Third: no pornography for boys under 18. The adolescent years are a crucial time in which sexual desire is taking shape. Boys whose ejaculatory experiences are based on pornography, rather than on actual girls they have met (whether those encounters are real or fantasied), are more likely to have difficulty with sexual intimacy, more likely to have difficulty achieving and maintaining an erection with a young woman who isn’t wearing lingerie and doesn’t resemble a porn star. Boys tell me that the most common portal for viewing pornography is on their mobile phone. If you have given your son a mobile phone, you must install apps like Net Nanny Mobile or My Mobile Watchdog which allow you to govern and see what your son is doing online. Explain to your son that he is not allowed to watch pornography, because pornography objectifies women, because pornography creates unrealistic expectations, and because pornography may decrease his ability to perform sexually with real women in the future. Explain, but don’t negotiate. Any viewing of pornography on the phone means that he loses his phone privileges, indefinitely.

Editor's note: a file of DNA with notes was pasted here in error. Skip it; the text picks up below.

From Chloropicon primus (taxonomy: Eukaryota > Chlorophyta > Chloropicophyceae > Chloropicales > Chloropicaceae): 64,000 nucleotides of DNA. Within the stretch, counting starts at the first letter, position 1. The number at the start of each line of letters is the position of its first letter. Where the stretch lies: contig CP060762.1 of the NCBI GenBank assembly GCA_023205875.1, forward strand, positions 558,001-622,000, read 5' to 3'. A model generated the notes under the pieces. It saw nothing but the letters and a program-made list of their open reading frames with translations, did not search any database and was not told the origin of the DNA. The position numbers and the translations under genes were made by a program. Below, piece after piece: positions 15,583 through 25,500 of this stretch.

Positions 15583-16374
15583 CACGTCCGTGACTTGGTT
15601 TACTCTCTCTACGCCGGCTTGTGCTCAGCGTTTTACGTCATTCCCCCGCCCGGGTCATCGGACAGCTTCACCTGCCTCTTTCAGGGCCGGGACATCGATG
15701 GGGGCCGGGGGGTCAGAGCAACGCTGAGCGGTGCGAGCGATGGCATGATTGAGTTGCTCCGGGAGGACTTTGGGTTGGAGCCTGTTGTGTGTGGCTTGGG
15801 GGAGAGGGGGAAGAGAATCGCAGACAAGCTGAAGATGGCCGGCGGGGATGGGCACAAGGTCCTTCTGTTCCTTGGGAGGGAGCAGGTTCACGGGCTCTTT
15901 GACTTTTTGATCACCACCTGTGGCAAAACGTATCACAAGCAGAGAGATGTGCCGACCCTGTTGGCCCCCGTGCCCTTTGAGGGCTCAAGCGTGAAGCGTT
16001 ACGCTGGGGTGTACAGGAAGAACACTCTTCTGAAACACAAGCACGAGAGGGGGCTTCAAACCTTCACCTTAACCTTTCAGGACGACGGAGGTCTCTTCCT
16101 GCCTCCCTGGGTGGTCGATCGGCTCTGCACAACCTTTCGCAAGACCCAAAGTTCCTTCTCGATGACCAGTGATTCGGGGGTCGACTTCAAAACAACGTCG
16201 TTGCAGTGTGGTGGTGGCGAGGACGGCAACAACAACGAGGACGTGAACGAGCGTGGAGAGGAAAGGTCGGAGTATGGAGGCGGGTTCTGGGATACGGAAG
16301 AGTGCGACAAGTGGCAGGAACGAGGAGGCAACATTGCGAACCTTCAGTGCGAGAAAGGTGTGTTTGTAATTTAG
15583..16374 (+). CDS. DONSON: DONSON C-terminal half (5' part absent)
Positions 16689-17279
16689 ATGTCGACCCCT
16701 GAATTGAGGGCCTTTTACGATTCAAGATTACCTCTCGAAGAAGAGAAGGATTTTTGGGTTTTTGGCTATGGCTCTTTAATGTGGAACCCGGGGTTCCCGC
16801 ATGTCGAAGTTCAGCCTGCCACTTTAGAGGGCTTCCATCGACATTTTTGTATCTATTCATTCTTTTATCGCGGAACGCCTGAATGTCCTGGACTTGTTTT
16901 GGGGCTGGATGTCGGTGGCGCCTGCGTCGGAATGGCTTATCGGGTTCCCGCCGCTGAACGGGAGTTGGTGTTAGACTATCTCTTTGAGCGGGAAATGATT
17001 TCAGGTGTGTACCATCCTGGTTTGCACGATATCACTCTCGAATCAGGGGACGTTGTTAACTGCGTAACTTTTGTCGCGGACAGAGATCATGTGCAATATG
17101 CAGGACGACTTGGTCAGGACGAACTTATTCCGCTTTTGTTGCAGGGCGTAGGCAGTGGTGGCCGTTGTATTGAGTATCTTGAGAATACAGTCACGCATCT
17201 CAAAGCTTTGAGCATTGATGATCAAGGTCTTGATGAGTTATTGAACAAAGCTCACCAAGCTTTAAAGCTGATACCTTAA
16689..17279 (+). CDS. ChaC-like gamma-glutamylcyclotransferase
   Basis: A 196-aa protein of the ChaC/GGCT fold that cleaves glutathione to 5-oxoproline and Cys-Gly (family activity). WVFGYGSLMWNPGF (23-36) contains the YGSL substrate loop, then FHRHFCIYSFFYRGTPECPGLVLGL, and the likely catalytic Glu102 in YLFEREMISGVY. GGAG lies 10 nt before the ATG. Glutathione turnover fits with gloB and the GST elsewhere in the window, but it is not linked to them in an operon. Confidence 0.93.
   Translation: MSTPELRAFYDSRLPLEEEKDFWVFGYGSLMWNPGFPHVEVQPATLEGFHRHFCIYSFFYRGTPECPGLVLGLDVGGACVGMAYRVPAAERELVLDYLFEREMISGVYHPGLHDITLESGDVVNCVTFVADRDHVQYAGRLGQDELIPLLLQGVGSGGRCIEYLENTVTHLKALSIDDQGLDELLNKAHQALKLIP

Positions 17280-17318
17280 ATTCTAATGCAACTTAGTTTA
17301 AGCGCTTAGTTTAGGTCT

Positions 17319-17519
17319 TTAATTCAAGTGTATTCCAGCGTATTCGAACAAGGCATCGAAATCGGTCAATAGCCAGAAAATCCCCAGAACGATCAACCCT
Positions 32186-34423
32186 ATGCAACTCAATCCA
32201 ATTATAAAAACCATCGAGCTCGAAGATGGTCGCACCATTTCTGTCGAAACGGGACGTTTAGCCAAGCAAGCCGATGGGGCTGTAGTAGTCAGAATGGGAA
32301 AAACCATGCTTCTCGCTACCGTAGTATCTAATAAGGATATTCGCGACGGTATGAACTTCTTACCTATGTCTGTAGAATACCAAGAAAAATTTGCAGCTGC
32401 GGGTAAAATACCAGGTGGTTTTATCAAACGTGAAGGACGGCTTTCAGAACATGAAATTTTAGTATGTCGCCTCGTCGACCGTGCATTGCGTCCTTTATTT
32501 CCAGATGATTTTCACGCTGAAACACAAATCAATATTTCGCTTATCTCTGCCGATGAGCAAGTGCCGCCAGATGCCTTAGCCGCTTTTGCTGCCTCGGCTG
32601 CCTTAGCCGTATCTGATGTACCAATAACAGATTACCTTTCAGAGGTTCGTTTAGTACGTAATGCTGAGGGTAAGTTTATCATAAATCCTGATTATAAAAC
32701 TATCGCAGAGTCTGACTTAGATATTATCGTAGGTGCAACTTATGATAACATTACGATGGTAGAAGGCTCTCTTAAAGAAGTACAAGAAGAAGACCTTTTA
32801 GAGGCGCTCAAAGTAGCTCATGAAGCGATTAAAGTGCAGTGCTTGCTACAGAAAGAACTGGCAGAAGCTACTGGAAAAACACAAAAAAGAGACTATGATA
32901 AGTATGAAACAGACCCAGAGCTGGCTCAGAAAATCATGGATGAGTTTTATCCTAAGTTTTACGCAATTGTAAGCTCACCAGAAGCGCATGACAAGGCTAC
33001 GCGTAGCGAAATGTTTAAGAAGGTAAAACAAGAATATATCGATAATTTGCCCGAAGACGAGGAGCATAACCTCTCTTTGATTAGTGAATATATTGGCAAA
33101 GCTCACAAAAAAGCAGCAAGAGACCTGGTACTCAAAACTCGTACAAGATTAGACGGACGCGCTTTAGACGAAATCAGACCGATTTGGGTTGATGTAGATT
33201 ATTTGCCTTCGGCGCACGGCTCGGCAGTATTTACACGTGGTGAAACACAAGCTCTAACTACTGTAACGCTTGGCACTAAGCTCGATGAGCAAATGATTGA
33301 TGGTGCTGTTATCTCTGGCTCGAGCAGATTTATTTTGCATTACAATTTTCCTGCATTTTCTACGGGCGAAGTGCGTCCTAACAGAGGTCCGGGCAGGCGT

Being a parent is a challenge in every generation. But the challenges are significantly different today compared with just twenty years ago, when scholars were still voicing concern about the under-representation of girls among high academic achievers. In order for your boy to become a gentleman and a scholar, you need to fight against much of contemporary American popular culture, which now has normalized and even glamorized disrespect and rudeness. If your son is going to model himself on Dr. Martin Luther King Jr. rather than on Eminem or Justin Bieber or Akon, then he may need some guidance from you.
Leonard Sax MD PhD is a practicing physician in West Chester, Pennsylvania, and the author of four books for parents. An updated and revised edition of his book Boys Adrift: the five factors driving the growing epidemic of unmotivated boys and underachieving young men has just been published. More information about Dr. Sax is at his web site www.leonardsax.com.